Older Discoveries Regarding Psychosis:
The link between the immune system and psychosis has been commented on many times throughout history. In 1926, an American psychiatrist called Dr Karl Menninger documented over 100 cases of psychosis triggered by the Flu. In 1937, Lehman Facius found that patients diagnosed with Schizophrenia had autoantibodies in their cerebrospinal fluid. These autoantibodies attacked brain tissue. Facius theorized that there may be an autoimmune component to Schizophrenia. (7,8)
What Could We Take From This Information?
We should focus on finding out what the root triggers are for inflammation in each individual case. It is possible that inflammation triggers may include infections, food sensitivities / dietary allergens, stress and trauma, mould, pollen and more. Finding and eliminating or addressing root triggers may reduce troublesome symptoms in some individuals.
It really shows how mental illness isn't a choice and is not something that a person chooses or can just "snap out of".
The mind and body are not separate at all. If you look after your body it may also be looking after your mind.
It tells us that certain mental health clinics may be able to offer a higher level of care by assessing patients for underlying inflammatory issues and try to pinpoint any contributing factors which may be fueling this inflammation.
Chase, K.A., Cone, J.J., Rosen, C. and Sharma, R.P. (2016). The value of interleukin 6 as a peripheral diagnostic marker in schizophrenia. BMC Psychiatry, [online] 16. doi:10.1186/s12888-016-0866-x. This study is under the Creative Commons Attribution 4.0 International License. https://creativecommons.org/licenses/by/4.0/ Edits were made to avoid plagiarism.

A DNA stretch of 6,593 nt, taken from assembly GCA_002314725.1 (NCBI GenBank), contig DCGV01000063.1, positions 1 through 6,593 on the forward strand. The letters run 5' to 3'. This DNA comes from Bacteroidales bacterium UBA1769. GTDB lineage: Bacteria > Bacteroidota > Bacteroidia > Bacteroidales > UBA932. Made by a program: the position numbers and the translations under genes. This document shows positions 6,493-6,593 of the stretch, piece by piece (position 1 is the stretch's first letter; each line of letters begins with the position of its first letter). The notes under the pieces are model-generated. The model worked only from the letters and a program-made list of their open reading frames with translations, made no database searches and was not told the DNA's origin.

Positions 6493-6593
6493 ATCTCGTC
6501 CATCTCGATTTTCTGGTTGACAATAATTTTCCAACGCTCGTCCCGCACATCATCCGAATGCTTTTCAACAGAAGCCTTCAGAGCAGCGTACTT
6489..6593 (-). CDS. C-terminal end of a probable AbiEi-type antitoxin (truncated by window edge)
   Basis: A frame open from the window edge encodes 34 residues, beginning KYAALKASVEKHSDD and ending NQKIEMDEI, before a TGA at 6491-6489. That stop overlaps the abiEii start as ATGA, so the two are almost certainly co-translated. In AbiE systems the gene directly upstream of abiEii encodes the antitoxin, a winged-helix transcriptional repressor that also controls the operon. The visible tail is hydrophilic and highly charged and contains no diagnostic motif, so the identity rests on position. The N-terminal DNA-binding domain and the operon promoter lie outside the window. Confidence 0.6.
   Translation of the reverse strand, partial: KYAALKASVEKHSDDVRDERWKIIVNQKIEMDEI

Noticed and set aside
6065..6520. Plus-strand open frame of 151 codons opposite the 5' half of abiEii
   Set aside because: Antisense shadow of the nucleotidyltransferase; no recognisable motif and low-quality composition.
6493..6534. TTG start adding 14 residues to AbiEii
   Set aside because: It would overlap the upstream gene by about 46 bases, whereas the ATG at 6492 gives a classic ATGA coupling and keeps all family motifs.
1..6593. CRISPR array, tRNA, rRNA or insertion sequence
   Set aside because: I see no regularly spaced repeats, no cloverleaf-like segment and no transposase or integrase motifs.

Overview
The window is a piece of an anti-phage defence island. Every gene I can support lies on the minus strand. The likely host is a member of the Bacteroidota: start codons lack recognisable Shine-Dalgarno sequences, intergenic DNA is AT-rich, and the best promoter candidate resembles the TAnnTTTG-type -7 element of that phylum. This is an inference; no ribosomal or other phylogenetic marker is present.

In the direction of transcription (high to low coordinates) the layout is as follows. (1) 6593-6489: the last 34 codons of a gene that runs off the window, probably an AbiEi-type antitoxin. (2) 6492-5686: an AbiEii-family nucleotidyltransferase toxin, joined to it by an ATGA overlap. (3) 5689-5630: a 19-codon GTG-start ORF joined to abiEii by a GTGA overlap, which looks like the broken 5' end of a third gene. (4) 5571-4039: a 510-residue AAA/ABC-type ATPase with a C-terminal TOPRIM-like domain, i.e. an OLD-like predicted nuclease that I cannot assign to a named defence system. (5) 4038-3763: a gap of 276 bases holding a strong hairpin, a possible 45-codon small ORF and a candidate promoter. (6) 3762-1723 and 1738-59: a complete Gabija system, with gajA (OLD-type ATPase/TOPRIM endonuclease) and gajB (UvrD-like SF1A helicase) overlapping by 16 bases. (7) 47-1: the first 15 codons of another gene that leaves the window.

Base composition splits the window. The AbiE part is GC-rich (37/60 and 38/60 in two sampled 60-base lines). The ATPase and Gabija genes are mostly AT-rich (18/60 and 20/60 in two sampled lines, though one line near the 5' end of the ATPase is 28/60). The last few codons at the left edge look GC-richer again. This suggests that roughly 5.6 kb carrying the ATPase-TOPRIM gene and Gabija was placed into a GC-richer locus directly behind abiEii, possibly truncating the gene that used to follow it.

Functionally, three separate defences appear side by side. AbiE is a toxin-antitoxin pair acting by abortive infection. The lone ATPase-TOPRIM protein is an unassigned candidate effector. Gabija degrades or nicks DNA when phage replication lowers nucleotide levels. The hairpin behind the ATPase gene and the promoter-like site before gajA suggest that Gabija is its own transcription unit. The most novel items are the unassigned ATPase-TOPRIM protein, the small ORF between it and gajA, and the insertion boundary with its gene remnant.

Saetre, P., Emilsson, L., Axelsson, E., Kreuger, J., Lindholm, E. and Jazin, E. (2007). Inflammation-related genes up-regulated in schizophrenia brains. BMC Psychiatry, 7(1). doi:10.1186/1471-244x-7-46. (2)
Lesh, T.A., Careaga, M., Rose, D.R., McAllister, A.K., Van de Water, J., Carter, C.S. and Ashwood, P. (2018). Cytokine alterations in first-episode schizophrenia and bipolar disorder: relationships to brain structure and symptoms. Journal of Neuroinflammation, [online] 15(1). doi:10.1186/s12974-018-1197-2. This study is under the Creative Commons Attribution 4.0 International License. https://creativecommons.org/licenses/by/4.0/ Changes were made to prevent plagiarism.
Berk, M., Williams, L.J., Jacka, F.N., O’Neil, A., Pasco, J.A., Moylan, S., Allen, N.B., Stuart, A.L., Hayley, A.C., Byrne, M.L. and Maes, M. (2013). So depression is an inflammatory disease, but where does the inflammation come from? BMC Medicine, [online] 11(1). doi:10.1186/1741-7015-11-200.
Allison, D.J. and Ditor, D.S. (2014). The common inflammatory etiology of depression and cognitive impairment: a therapeutic target. Journal of Neuroinflammation, 11(1). doi:10.1186/s12974-014-0151-1.
Liu, C.-H., Zhang, G.-Z., Li, B., Li, M., Woelfer, M., Walter, M. and Wang, L. (2019). Role of inflammation in depression relapse. Journal of Neuroinflammation, 16(1). doi:10.1186/s12974-019-1475-7. This article is under the Creative Commons Attribution 4.0 International License. https://creativecommons.org/licenses/by/4.0. Changes were made to prevent plagiarism.
Mooneyham, G. (2018). Evaluation and Management of Autoimmune Brain Disorders: A Psychiatry Perspective. [online] Available at: https://www.ncpsychiatry.org/assets/2018AnnualMeeting/BW/Evaluation%20and%20Management%20-%20GenaLynne%20Mooneyham.pdf [Accessed 13 Jul. 2022].
Johnsen, E. (2018). Immunologiske forhold ved psykoselidelser - muligheter for ny behandling? [online] Available at: https://akuttpsykiatri.no/wp-content/uploads/2018/02/1405-Johnsen-Akuttpsykiatrikonf2018Immun_EJ.pdf.
Disclaimer: This is for educational purposes only. If you would like to learn more then I recommend doing your own research on the topic. I do not own any of the content in the reference links provided above, I am just giving credit to the authors were I learnt this information.